BAE Systems Australia announced that it had selected Lockheed Martin Australia and Saab Australia as combat systems integration industry partners, responsible for delivering the Australian designed CEAFAR 2 Active Phased Array Radar, Lockheed Martin designed Aegis combat management system and Saab Australia 9LV tactical interface.

The $35bn program sees ASC Shipbuilding become a subsidiary of BAE Systems throughout the build process beginning in 2020 at the Osborne Shipyard in South Australia, creating more than 4,000 jobs.

BAE Systems expects the Australian industry content (AIC) for the Hunter Class build will be 65-70 per cent, which will create and secure thousands of jobs for decades.

At the end of the program the Commonwealth will resume complete ownership of ASC Shipbuilding, thereby ensuring the retention in Australia of intellectual property, a highly skilled workforce and the associated equipment.

SEA 5000 is expected to support over 500 Australian businesses who have been pre-qualified to be part of the Hunter Class supply chain, with the Australian steel industry in particular, benefiting from the 48,000 tonnes of steel required to build the ships. (Source: Defence Connect)

29 Jun 20. Boeing to replicate AIC model for Apache bid. Boeing says it will replicate its established Australian Industry Content (AIC) model if the AH-64E Apache is selected for Australia’s armed reconnaissance helicopter replacement under Land 4503.

Boeing has a network of Australian industry partners on the sustainment and training programs it delivers for rotary and fixed wing aircraft, including F/A-18F Super Hornets, EA-18G Growlers, CH-47F Chinooks, P-8A Poseidons and E-7A Wedgetails.

“We have successfully introduced more platforms acquired through the foreign military sales (FMS) process by the ADF than any other industry partner in Australia,” Scott Carpendale, Vice President and Managing Director, Boeing Defence Australia, said. “To ensure success for our customer and Australian industry, we have developed and replicated a model that increases AIC over time.”

Boeing has offered the AH-64E Apache for the Land 4503 program and is proposing acquisition through a FMS agreement followed by sustainment and engineering services through a combination of FMS and direct commercial sale.

“Our solution provides the ADF with a proven, military-off-the-shelf platform supported by a low risk, mature sustainment solution that can rapidly achieve initial operational milestones and enable the expansion of in-country sustainment capabilities with Australian industry partners,” Carpendale said. “We have maximised in-country services on all of our Australian programs and we will do the same on Land 4503.”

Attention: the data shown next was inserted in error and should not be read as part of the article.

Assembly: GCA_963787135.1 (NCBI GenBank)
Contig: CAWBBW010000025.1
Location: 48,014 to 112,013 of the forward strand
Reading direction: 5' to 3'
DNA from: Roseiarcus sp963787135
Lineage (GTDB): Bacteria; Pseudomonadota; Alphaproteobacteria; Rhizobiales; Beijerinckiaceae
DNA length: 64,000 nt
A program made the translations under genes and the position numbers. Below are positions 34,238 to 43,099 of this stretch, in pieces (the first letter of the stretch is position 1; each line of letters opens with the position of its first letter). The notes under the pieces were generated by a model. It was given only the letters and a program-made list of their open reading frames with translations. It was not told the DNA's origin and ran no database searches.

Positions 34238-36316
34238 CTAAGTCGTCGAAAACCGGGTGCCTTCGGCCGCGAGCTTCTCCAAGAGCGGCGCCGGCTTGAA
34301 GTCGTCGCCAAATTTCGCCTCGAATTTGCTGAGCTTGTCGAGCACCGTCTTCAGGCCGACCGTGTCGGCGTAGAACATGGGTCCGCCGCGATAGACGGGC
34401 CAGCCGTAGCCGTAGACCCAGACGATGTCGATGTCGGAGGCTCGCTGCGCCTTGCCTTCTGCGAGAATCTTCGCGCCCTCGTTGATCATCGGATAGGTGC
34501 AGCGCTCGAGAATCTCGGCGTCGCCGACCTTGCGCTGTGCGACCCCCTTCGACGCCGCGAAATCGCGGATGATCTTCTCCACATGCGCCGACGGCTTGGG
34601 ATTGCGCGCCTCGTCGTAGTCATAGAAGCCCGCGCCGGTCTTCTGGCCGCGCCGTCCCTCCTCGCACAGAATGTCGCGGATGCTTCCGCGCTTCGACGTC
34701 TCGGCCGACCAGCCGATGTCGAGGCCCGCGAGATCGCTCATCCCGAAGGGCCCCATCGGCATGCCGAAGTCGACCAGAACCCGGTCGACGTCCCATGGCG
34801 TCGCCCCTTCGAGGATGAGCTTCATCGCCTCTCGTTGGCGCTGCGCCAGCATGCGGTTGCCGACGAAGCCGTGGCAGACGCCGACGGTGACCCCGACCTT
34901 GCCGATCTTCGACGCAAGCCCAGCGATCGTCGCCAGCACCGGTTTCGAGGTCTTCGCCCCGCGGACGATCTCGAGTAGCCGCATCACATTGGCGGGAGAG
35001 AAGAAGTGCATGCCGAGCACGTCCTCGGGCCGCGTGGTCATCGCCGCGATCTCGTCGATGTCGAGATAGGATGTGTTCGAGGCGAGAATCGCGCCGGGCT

To grow AIC on the Land 4503 program, Boeing is establishing the Boeing Rotorcraft Network – Australia (BRN-A) to bring together Australian industry across its rotorcraft programs including the CISS and Helicopter Aircrew Training System programs.

“We created the BRN-A so we can maximise the amount of rotary-wing work that is delivered in Australia,” Nick Gothard, Supply Chain Management Director, Boeing Defence Australia, said. He added that the BRN-A also supports Boeing’s commitment to identify opportunities for Australian companies in its global supply chains.

Boeing is also inviting expressions of interest through the Industry Capability Network (ICN) across 43 work packages including work on airframe assemblies, avionics systems, component manufacturing, ground support services, the supply of materials, the provision of power systems, and the supply of other support and training solutions.

“More than 130 Australian SMEs have expressed an interest in supporting Boeing Defence Australia’s rotorcraft programs,” Gothard said, “and through the BRN-A approach we’ve identified some great capability in Australia.

“[An example is] Asia Pacific Aerospace (APA), an Australian supplier who is certified to complete maintenance, repair and overhaul (MRO) tasks on the AH-64E Apache engines and offers scope to increase the capability provided in-country.” (Source: Google/http://www.australiandefence.com.au/)

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APC manufactures the F-35 Joint Strike Fighter Large Area Display (LAD) display (20 inch by 8 inch) with dual pixel fields, power and video interfaces to provide complete display redundancy. At DSEI 2017 we are exhibiting the LAD with a more advanced design, dual display on single substrate with redundant characteristics and a bespoke purpose 8 inch by 6 inch armoured vehicle display.